A German doctor has launched a range of beauty products specifically aimed at women with darker skin tones. But is it a gimmick or a positive move?
Skincare has traditionally fallen into four categories: combination; dry; normal; and oily. But one skincare specialist former orthopaedic surgeon turned cosmetic doctor Barbara Sturm is looking to radicalise the industry by bringing out a line specifically for darker skins.
She has been working on it for two years with friend and American Horror Story actor Angela Bassett: I did the studies and research, but Angela tested it on herself and her friends and fed back to me on the efficacy. She was very vocal about how much darker skins needed their own range and why this hadnt been done sooner, as were many of my darker-skinned clients.
Sturm is probably best known (apart from dating George Hamilton) for pioneering the celebrity-favourite vampire facial, though hers is the much less gruesome Scaddle Lift. (I know, Ive had it. At no point was blood smeared all over my face like a bad B-movie extra.) Her blood or MC1 cream, which costs an eye-wincing 950, is also infamous it utilises your own blood plasma to facilitate superior healing in the skin, and she boasts a celebrity clientele from Rosie Huntington-Whiteley and Jada Pinkett Smith to John Cusack.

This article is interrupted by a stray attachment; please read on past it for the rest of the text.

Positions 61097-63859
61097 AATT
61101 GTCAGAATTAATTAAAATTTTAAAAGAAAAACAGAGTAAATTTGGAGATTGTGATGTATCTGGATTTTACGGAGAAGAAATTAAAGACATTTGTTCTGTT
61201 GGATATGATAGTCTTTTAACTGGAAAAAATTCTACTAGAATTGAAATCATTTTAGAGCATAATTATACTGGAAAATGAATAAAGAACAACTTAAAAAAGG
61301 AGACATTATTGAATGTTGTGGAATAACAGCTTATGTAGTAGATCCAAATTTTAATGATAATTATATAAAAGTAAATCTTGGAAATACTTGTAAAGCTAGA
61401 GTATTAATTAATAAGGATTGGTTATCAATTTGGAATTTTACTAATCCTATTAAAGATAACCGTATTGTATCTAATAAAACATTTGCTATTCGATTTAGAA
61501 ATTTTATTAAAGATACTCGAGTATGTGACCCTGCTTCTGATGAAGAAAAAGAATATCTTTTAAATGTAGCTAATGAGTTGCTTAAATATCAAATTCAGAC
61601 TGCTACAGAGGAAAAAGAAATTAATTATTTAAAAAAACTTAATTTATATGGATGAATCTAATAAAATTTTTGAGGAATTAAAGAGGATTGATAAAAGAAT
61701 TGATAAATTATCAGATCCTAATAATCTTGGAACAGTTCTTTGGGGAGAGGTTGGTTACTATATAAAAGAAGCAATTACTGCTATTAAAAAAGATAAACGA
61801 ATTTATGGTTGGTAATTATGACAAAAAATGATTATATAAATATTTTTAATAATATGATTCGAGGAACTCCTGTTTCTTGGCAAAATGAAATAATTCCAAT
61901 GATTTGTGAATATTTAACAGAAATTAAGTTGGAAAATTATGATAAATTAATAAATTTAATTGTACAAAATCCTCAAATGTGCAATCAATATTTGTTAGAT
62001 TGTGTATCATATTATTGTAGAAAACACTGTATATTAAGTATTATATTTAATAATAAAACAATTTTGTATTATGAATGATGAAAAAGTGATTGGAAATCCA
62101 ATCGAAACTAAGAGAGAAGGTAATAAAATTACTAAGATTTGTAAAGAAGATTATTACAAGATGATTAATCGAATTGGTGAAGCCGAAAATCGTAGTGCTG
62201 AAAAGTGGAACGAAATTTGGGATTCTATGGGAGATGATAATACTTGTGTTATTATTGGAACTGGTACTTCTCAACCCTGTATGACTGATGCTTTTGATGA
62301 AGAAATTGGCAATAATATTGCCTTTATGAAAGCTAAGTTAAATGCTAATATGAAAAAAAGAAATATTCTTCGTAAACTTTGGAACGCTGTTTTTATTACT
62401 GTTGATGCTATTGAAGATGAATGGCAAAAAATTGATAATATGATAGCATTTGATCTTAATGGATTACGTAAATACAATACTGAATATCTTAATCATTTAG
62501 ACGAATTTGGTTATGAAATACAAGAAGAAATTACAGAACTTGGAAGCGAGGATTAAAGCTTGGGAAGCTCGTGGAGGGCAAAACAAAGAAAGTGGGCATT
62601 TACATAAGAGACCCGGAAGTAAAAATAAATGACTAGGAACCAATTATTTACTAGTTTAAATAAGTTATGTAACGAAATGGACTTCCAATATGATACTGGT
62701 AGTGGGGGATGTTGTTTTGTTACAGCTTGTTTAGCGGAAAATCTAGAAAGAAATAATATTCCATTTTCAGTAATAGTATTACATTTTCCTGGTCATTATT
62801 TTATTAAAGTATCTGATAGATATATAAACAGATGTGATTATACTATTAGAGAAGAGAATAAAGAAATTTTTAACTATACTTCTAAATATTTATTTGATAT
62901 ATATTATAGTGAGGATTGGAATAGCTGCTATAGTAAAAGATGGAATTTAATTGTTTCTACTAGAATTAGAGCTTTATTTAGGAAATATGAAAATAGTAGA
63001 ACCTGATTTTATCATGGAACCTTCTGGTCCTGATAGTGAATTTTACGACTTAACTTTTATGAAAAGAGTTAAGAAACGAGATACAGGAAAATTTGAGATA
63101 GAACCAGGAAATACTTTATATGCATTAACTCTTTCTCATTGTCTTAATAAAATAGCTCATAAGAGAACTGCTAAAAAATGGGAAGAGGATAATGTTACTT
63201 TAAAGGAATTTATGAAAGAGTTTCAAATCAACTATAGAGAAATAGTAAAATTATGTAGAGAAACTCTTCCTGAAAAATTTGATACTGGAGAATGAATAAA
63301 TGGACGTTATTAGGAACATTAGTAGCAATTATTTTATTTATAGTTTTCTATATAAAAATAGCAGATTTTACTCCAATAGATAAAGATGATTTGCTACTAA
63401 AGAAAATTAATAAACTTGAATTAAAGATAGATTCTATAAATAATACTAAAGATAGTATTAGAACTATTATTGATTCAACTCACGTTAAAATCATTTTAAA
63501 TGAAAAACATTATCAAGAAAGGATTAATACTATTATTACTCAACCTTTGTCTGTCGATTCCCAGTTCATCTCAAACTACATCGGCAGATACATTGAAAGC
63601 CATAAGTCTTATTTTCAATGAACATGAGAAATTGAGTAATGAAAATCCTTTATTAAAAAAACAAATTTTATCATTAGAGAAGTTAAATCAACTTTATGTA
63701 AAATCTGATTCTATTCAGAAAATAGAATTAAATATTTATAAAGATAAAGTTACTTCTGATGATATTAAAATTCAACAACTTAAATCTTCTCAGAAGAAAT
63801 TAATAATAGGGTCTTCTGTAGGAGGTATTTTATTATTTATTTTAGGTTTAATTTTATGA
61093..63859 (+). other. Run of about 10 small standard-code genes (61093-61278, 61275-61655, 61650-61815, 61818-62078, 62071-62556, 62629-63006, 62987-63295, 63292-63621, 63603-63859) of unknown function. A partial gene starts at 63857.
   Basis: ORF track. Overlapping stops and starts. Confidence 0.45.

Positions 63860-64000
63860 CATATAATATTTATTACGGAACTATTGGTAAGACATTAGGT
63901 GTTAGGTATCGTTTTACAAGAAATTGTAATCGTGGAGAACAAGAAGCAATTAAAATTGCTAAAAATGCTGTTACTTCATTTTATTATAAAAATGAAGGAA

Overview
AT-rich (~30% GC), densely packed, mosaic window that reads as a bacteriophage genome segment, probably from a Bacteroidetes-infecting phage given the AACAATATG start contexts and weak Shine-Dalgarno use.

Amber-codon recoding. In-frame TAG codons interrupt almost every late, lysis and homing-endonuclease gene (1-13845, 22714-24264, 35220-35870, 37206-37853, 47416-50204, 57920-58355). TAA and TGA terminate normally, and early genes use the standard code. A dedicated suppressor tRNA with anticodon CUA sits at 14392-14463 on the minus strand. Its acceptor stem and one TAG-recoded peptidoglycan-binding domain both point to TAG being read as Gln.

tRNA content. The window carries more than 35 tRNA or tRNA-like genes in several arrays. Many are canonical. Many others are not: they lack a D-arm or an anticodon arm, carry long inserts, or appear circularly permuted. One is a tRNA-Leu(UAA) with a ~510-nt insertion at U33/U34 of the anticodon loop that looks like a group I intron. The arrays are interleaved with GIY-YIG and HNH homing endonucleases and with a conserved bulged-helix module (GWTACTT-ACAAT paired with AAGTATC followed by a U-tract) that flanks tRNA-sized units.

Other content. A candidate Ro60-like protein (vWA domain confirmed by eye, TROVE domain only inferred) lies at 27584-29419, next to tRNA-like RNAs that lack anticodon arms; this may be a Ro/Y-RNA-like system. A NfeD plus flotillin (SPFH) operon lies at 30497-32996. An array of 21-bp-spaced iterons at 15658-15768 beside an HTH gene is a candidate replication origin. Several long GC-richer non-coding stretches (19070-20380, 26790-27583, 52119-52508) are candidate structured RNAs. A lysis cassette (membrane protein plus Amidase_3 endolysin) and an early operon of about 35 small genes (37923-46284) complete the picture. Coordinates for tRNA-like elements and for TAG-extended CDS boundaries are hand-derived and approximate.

This is the first time a luxury brand has focused on skincare for people of colour, a market that Sturm points out is often ignored by the mainstream beauty industry. Men have separate skincare ranges because their skin needs are different. The eastern Asian market has its own skincare lines, too. Theres makeup and haircare aimed at people of colour, so why isnt there skincare too? she asks.